I like to shoot the first frame on a roll of film no matter how carefully I load the roll I always end up getting something kinda strange and wonderful out of that first exposure – an effect yielded by the film’s interaction with light coming from two separate moments in time and space – the exposure of the film through the camera’s shutter, but also the light leaked onto the frame during the loading of the roll. One of my favorite photos ever is of my 17-year-old beagle/spaniel mix, Bucky, where he looks like he’s peeking out from behind a cascading sheet of liquid sun. The first exposure on this roll is of my friend, podcast co-host, and riding partner, Sarah rifling through overstuffed bikepacking bags outside of a country store in Damascus, Virginia about 15 miles into our 550-mile bikepacking trip through the mountains of Virginia and West Virginia. The image of her trying to squeeze a snack bar into a nonexistent empty space in the top tube bag is itself neatly constrained into the 2/3rds of the frame not devoured by light exposure obtained while the roll was being loaded.
Packing for this trip proved to be a bit of a challenge for both of us. For Sarah, it was on account of a size XS frameset with no fork mounts. Fair. For me, on a size XL dropbar 29er, frame space was not an issue. Unfamiliarity was. I’d put an order in for a Kona Sutra ULTD frameset back in June 2020 at my favorite hometown bike shop, Mock Orange Bikes and on account of global supply chain issues, it had arrived at the shop mere weeks before our departure date. I’d been hoarding parts for 10 months in anticipation for the build, so I was ready to go there. MY biggest problem was where to put my camera. The ULTD’s fork was too wide for my SomaFab rack and DIY half basket combo to fit (seen here) and my tried and true soft bags set up was going to make storing a large and heavy film SLR in a place that was both safe and dry but also easy enough to access for on the fly shooting a challenge. Why not bring my light and compact Olympus OM-D I could stash in a stem bag? well…
The existence of this photo set, taken in late May 2021 during a bike tour trip from Abingdon in the southwest corner of Virginia to the steps of the Lincoln Memorial in Washington DC, has its genesis in a long unopened box in my grandfather’s closet. I obtained my first 35mm SLR from the top shelf of my grandfather’s, Tootles’, basement office’s closet. I had always known him to be an avid photographer and while outnumbered by the framed landscapes, flowers, and birds rendered in vibrant watercolors by my grandmother’s hand the walls of their house (and mine) featured a number of his printed photographs.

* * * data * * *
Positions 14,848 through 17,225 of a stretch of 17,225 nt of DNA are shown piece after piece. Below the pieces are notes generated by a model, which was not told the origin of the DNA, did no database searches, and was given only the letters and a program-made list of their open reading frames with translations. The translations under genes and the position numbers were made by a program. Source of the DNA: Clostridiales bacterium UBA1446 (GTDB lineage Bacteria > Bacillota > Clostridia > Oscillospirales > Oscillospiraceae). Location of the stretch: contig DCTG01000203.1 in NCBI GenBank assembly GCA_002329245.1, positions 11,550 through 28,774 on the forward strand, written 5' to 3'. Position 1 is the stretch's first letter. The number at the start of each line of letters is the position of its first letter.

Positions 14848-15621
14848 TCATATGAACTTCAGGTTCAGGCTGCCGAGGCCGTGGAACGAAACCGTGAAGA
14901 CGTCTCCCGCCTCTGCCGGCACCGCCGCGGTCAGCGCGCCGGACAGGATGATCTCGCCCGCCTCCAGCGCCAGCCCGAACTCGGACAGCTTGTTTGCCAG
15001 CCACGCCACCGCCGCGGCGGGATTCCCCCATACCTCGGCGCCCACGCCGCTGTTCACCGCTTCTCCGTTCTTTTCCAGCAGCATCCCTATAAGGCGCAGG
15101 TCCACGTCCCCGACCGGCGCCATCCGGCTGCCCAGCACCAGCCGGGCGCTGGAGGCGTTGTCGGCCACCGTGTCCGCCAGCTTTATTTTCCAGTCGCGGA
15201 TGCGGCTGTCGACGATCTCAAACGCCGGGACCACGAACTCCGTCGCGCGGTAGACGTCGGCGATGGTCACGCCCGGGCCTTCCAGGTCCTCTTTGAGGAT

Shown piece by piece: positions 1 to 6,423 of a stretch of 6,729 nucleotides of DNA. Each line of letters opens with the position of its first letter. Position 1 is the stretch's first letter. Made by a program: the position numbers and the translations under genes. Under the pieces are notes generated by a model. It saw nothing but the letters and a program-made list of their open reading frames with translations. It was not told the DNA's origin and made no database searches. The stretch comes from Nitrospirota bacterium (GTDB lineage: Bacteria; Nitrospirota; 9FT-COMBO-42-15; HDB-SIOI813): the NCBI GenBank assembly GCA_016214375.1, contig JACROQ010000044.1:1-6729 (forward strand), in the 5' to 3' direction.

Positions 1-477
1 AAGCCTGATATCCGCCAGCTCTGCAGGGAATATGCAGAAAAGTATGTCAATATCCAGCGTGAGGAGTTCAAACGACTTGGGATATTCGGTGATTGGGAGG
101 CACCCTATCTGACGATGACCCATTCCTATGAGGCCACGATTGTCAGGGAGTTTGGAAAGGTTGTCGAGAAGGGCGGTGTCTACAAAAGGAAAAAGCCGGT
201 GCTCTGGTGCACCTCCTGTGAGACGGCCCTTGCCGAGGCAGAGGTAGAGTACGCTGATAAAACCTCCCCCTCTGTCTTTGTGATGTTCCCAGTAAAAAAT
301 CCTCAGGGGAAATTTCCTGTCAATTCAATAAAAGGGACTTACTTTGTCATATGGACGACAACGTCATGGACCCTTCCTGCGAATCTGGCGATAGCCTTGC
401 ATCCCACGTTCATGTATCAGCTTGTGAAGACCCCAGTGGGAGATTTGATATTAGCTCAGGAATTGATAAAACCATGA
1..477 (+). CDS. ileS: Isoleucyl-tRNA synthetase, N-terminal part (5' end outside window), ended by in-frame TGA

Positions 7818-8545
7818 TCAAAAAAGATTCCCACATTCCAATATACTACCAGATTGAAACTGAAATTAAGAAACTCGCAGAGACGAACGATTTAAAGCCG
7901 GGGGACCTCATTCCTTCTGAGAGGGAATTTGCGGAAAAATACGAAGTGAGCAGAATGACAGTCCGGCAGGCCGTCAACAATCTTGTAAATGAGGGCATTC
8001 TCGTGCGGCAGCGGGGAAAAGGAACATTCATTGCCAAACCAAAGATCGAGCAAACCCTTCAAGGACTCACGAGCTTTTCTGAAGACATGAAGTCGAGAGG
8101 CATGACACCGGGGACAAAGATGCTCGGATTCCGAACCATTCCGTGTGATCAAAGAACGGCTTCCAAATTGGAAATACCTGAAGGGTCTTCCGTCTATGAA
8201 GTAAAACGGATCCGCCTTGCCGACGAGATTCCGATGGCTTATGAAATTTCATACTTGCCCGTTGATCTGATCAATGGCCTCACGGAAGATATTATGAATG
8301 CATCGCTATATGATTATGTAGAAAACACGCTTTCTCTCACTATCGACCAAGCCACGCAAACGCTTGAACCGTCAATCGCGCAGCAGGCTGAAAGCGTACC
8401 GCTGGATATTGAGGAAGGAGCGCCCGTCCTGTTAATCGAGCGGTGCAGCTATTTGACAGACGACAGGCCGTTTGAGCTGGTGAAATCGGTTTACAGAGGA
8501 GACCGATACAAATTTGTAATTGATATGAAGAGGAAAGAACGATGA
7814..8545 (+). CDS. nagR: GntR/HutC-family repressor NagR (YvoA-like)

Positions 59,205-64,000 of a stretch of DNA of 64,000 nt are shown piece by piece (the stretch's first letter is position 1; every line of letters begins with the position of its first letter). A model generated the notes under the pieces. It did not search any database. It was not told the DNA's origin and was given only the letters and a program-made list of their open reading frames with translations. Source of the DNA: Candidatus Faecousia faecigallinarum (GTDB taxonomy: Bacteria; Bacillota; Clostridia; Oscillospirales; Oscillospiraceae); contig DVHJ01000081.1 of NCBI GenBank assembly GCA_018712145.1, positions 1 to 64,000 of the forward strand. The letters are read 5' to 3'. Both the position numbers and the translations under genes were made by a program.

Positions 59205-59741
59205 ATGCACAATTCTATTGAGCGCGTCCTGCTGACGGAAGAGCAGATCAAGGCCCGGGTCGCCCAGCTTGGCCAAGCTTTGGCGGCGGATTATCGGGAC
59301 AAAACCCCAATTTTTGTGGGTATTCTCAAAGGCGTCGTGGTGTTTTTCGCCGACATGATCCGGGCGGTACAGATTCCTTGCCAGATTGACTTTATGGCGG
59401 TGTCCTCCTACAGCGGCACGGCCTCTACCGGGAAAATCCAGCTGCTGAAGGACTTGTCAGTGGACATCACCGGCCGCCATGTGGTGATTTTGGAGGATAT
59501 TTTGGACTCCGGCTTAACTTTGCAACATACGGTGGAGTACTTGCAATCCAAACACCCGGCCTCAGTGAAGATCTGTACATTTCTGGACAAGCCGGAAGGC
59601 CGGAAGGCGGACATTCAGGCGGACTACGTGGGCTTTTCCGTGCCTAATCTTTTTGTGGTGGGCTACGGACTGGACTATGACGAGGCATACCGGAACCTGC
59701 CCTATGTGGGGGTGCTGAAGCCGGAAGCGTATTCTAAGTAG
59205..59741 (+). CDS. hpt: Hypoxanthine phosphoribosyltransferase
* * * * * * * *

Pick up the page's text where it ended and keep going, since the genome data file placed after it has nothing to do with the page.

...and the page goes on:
Though it had been a number of years since his passing, the whereabouts of his camera and an extensive collection of lenses (nearly a dozen of them, all prime lenses, everyone) was a mystery to me. I was very sick and stuck in another country when he left this earth. I left home and he was there, I returned and he was gone. By the time I had the chance to visit their house his belongings and personal effects had been boxed up and passed on or donated. Except for the closet in the basement, where I found a cardboard box with a pristine Konica Minolta SR-T 101 and 8 or 9 Rokkor lenses.
I love that camera. Sure, it’s pretty heavy, not particularly feature-rich, and by no means a collectible but I’ve never handled a camera that had such a satisfying feeling and sounding mechanical shutter. I love shooting with it, and anyway – it’s a valuable connection to the past for me. I have entire family photo albums, prints hanging on walls, and framed portraits of my parents captured with this very device. But the longer I’ve owned it and shot with it the more paranoid I’ve gotten about damaging it. I practically live outside and am constantly getting dirty and dusted up. The SR-T 101 is known as a tough and hardy camera, but this one is a cherished heirloom and I found myself passing it over and grabbing my DSLR more and more while leaving it safe at home. So I did what any totally unreasonable gear hoarder with a basement full of mountain bikes, tents, bags, camp stoves, wheelsets, and spare tires would do: I bought another one.